By Russell Bruce
Most of us feel reasonably comfortable if a bit squeezed.  We hear a lot about inequality, fuel poverty, cuts to the benefits of the disabled, the rise of foodbanks.  But how much do we really think about whether our society could be fairer?
With the independence referendum we have an opportunity to re-examine what it is to be part of Britain and how British we may or may not feel and how that links with our Scottish identity.

Britain is the fourth most unequal country in the world.  We come after Mexico, the US and Israel.  How many of us think about that when we hear Britain is the fourth most unequal country in the world?

I know, I have quoted this statistic twice in the same paragraph.  The problem with statistics that shock, is it is too easy to ignore them.  Just figures.  And what does belonging to the fourth most unequal country really mean anyway?

After all, average incomes are rising so we must all be getting a little better off.  But there is a problem with averages, they are affected by outliers in that section of society that is receiving very large income increases.  The top 20%.  The top 10%.  The top 1%.

If we are so unequal then, the bottom 20% and even groups above them must be doing really badly.  Surely that is not the case.  This is Britain after all.  We must be doing better than lots of other countries like France, The Netherlands, Germany, and Denmark.

The sad fact is Britain falls way below these countries.  Our lowest 20% have incomes of around three quarters of the lowest 20% in these countries that we would normally compare ourselves with.

In the UK, the poorest fifth of the population have an average net income of just $9,530, much lower than the poorest fifth in other North West European countries such as Germany ($13,381), France ($12,653), Denmark ($12,183) or the Netherlands ($11,274).

In fact, the poorest people in the UK are closer to the poorest in former Eastern bloc countries, Slovenia and the Czech Republic.

We are closer to Greece than we are to Norway or Germany as our graph below shows.  If we set the benchmark with Norway at 100, then Germany is 90, and the UK comes out at 64.

Scotland is a wealthy country.  We can change our priorities and work towards a more equal society.  But to do that we need to have access to all the taxes and revenues we currently send to the Treasury in London.

The video at the end of this article sets out in stark detail the impact of income inequality.  The approach of the present Westminister government is to tackle the cost of social welfare by making cuts in the level of support.  The problem with this approach is it makes the situation worse and increases the level of inequality.

The core role of government is to provide security, wellbeing and a stable society in which all have the opportunity to prosper fairly.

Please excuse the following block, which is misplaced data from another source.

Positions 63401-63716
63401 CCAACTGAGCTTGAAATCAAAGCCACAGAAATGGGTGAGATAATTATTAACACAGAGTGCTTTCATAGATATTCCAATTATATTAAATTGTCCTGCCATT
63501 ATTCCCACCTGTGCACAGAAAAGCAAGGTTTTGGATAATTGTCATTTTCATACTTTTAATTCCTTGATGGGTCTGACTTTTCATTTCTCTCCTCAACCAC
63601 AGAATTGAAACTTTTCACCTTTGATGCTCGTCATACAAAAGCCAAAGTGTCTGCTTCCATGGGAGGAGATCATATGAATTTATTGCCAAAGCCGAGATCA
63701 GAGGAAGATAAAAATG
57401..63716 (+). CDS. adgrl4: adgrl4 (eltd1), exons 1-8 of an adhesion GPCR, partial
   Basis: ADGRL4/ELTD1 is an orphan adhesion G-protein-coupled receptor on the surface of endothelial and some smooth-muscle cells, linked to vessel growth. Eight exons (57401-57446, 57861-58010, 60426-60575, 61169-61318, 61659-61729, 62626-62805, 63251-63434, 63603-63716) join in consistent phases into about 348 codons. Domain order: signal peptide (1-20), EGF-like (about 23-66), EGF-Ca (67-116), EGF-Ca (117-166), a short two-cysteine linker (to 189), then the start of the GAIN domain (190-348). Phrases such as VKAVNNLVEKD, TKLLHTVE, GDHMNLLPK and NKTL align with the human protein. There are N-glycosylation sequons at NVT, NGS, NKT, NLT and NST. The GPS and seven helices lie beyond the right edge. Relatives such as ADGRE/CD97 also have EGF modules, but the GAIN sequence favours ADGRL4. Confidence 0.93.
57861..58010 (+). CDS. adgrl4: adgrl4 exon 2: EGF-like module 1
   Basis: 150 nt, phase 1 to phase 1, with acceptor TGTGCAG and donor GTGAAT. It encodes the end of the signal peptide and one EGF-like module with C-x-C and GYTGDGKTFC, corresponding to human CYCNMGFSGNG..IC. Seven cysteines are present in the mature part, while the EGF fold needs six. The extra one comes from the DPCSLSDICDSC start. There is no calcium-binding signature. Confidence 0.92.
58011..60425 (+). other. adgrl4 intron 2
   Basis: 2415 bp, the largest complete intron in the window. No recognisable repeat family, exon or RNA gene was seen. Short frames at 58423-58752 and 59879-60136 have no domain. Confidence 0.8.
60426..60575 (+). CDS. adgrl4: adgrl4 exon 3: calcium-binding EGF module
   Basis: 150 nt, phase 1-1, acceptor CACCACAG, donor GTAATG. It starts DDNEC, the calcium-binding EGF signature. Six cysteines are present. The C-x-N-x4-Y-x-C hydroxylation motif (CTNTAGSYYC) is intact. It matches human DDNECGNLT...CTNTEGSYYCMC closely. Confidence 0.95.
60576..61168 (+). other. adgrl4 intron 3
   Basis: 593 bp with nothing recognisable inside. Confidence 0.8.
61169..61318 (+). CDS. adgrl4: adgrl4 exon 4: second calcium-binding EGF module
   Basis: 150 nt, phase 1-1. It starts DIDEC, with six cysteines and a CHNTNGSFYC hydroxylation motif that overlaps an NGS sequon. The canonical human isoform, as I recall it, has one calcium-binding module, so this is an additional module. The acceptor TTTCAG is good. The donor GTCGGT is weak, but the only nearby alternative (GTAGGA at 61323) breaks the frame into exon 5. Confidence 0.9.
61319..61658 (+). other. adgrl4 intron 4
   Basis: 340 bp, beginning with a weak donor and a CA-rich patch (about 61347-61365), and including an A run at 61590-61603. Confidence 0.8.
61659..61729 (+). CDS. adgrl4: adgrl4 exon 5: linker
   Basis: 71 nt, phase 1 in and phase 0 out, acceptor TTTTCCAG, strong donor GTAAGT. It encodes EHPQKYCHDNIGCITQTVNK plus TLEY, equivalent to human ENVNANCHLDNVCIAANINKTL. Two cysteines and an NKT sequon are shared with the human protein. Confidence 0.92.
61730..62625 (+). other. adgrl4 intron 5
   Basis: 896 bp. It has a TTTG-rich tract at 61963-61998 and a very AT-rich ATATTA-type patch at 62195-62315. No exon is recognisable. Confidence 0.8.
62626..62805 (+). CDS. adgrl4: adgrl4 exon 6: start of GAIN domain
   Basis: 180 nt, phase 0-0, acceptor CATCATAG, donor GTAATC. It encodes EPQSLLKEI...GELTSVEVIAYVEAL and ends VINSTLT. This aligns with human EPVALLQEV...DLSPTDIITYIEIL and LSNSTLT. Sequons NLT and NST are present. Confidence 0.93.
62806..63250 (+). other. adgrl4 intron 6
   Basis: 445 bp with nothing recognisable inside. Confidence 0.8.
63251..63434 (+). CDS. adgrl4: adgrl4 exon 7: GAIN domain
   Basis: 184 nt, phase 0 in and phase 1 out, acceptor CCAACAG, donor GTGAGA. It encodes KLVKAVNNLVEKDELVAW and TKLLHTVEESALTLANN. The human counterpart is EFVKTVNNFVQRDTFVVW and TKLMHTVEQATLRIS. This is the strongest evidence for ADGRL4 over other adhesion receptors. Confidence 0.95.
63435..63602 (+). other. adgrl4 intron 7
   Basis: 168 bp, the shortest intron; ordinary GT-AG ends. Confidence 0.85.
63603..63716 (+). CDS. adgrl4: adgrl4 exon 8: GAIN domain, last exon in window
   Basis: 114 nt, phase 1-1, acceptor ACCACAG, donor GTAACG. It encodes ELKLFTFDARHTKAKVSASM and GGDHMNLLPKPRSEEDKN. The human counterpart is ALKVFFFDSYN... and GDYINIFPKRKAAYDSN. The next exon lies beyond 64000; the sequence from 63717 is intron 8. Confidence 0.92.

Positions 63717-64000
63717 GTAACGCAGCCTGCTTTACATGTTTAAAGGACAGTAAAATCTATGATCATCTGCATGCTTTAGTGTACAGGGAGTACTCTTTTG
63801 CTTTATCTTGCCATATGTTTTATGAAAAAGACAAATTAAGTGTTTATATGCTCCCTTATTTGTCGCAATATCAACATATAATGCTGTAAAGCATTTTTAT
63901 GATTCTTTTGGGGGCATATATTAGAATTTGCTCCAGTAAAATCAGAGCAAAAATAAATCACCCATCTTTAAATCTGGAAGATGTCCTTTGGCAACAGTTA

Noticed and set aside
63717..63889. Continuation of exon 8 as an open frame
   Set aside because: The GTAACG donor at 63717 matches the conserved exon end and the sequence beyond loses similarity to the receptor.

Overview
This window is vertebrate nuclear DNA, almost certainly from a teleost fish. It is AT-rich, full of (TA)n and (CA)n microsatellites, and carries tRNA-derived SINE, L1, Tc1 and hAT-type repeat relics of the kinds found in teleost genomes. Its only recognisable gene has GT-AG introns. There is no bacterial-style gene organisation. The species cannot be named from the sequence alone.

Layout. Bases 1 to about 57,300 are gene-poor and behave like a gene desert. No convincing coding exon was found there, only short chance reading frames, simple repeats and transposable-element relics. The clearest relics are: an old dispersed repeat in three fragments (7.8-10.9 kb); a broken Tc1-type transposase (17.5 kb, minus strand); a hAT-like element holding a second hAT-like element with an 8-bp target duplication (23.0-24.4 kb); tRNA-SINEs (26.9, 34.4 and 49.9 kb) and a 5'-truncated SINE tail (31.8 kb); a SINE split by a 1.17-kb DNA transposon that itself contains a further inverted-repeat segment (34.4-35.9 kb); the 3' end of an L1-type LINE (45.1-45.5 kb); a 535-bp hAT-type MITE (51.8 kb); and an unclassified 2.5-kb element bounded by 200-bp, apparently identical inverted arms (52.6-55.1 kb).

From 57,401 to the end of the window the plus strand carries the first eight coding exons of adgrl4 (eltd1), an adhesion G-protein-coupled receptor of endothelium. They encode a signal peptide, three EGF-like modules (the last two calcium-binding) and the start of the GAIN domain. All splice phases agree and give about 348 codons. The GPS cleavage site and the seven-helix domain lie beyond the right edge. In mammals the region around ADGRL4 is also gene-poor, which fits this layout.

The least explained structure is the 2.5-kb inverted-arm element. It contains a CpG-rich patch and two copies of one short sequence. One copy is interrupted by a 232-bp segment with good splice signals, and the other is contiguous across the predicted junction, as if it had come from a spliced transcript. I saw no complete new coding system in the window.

An alternative strategy is to concentrate on growing the economy.  More people in work equals more tax revenue.  Higher tax revenues are then realised without having to actually raise tax rates and the deficit in government accounts is reduced.

Those on lower income levels spend more, often all, of their income and that adds to economic activity and further growth.  Social and economic policy therefore moves towards an equilibrium solution.

Many in work are increasingly reliant on tax credits.  This can have the result of depressing wages, effectively supporting low pay.  It can become a permanent subsidy to the employer and trap the employee, reducing the will to seek a better job because of the potential loss of the tax credit.  Fair annual increases in the minimum wage and a gradual move to a living wage will not only counter the trend of increasing inequality, but add to economic activity and tax revenues.

If a job is worth doing, it is worth getting paid for it.

There are more efficient methods of encouraging employers to hire.  This is not to say there is no place for tax credits, but rising dependence is a stark indication of a society out of balance.

As the video produced by Income Inequality Briefing shows, it is not just the lowest 20% that are doing less well in British society.  It is most of us.

So if you are one of the 99% you need to vote YES for a fairer society


2014-07-08 22:11

Nevermind being a fair country, when 1 in 3 weans living in Glasgow is raised in poverty, when families cannot afford food and have to use foodbanks only to be told it’s a lifestyle choice, the question isn’t one of fairness but whether we are civilised in our society.
What has gone wrong with the fundamental morality of our UK Government?
Dr Ew
2014-07-08 23:02

Interesting to see the comparative figures but, really, no one will be shocked. The UK is a frighteningly, criminally unequal society. Fortunately for Scotland – and ordinary people everywhere else in the UK – we have a plan…
2014-07-09 20:33

The YES leadership should be shouting the odds to the electorate about this scandal that is Westminster’s inequality policy at every opportunity.

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